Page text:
2. Confession resulted from the second phase of Isaiah's experience, when he was filled with awe and humility in the presence of the Lord. "Woe is me! for I am undone: because I am a man of unclean lips, and dwell in the midst of a people of unclean lips: for mine eyes have seen the King, the Lord of hosts" (Isaiah 6:5). Confession may be expressed in prayer, in song, in Scripture reading or sermon. It leads to the desire of the worshipper to pray, "Create in me a clean heart, O God" (Psalm 51:10).
3. Forgiveness is illustrated in the picture of the angel touching Isaiah's lips with a live coal and giving him the assurance, "Thine iniquity is taken away, and thy sin purged" (Isaiah 6:7). Worship should always provide burdened, frightened or discouraged sinners with the assurance of God's loving forgiveness, and a new appreciation of His grace. Every component of the divine service should provide His people with a new assurance of forgiven sins.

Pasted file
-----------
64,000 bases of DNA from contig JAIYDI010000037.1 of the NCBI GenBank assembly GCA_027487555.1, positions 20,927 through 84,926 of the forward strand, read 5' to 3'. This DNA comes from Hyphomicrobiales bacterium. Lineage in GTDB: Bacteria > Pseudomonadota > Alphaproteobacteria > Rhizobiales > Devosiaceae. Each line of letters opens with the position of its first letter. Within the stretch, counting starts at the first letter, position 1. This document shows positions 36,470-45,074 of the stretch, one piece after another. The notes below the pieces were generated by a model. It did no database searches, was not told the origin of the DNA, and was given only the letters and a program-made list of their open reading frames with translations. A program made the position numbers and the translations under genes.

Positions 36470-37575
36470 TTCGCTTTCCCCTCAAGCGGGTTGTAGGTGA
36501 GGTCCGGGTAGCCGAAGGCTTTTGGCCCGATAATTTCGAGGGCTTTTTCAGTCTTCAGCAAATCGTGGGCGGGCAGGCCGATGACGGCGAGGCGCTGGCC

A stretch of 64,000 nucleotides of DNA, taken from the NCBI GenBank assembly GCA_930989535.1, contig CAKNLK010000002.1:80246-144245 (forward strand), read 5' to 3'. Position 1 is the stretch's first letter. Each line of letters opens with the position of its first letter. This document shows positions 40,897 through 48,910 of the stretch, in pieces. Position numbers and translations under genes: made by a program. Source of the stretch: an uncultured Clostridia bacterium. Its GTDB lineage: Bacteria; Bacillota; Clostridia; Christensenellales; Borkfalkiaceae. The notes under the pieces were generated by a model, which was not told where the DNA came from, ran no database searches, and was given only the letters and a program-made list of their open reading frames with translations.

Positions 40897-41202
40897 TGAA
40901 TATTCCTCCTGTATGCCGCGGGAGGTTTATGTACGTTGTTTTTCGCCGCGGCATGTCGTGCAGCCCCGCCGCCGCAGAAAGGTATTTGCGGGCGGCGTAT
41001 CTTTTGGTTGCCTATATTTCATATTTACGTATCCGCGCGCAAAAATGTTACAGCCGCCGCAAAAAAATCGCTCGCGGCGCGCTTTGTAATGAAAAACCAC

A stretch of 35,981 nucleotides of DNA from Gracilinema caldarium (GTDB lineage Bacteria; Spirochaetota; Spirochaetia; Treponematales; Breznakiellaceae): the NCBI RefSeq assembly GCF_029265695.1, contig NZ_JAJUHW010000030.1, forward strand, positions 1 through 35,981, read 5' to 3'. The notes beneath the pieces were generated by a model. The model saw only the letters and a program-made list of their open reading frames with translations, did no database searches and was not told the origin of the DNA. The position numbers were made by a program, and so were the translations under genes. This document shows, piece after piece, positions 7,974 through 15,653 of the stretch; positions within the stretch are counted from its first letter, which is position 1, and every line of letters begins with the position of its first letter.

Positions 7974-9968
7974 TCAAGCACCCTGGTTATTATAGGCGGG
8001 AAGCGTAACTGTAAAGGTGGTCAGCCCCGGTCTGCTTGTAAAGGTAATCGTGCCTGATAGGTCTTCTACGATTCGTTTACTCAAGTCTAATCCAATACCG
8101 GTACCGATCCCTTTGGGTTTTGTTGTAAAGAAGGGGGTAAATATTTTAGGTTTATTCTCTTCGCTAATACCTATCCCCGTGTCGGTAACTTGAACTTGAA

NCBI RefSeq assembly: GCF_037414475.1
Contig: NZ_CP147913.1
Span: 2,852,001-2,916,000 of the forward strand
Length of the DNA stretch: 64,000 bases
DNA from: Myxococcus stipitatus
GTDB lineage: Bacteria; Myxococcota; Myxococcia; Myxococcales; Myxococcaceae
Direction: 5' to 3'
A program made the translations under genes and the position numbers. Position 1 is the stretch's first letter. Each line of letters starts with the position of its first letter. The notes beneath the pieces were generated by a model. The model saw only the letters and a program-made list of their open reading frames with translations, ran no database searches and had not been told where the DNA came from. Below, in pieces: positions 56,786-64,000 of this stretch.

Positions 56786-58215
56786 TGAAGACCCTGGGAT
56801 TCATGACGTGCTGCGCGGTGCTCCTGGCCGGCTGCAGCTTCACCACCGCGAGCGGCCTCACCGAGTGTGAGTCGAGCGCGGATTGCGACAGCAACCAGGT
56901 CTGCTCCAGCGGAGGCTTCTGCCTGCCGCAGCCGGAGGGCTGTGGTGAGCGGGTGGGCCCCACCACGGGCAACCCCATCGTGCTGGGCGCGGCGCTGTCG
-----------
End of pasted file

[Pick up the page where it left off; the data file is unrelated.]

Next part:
4. Isaiah's worship experience led to dedication and commitment. The Lord said, "Who will go for us?" Isaiah replied, "Here am I; send me" (Isaiah 6:8). The worshipper goes out from the service with a renewed willingness to go wherever his Master wants him to go, and to serve Him with a renewed dedication.
It is true that the Bible does not give us a prescribed order of service. The ritual of the Old Testament varied with time and place, ranging from the vow taken by Jacob over a lonely pile of stones to the ornate worship of Solomon's temple, indicating that there is not only one way to conduct a service. In spite of the absence of a list of precepts on the subject, we are not left without the guidelines revealed by numerous examples of worship given in God's Word.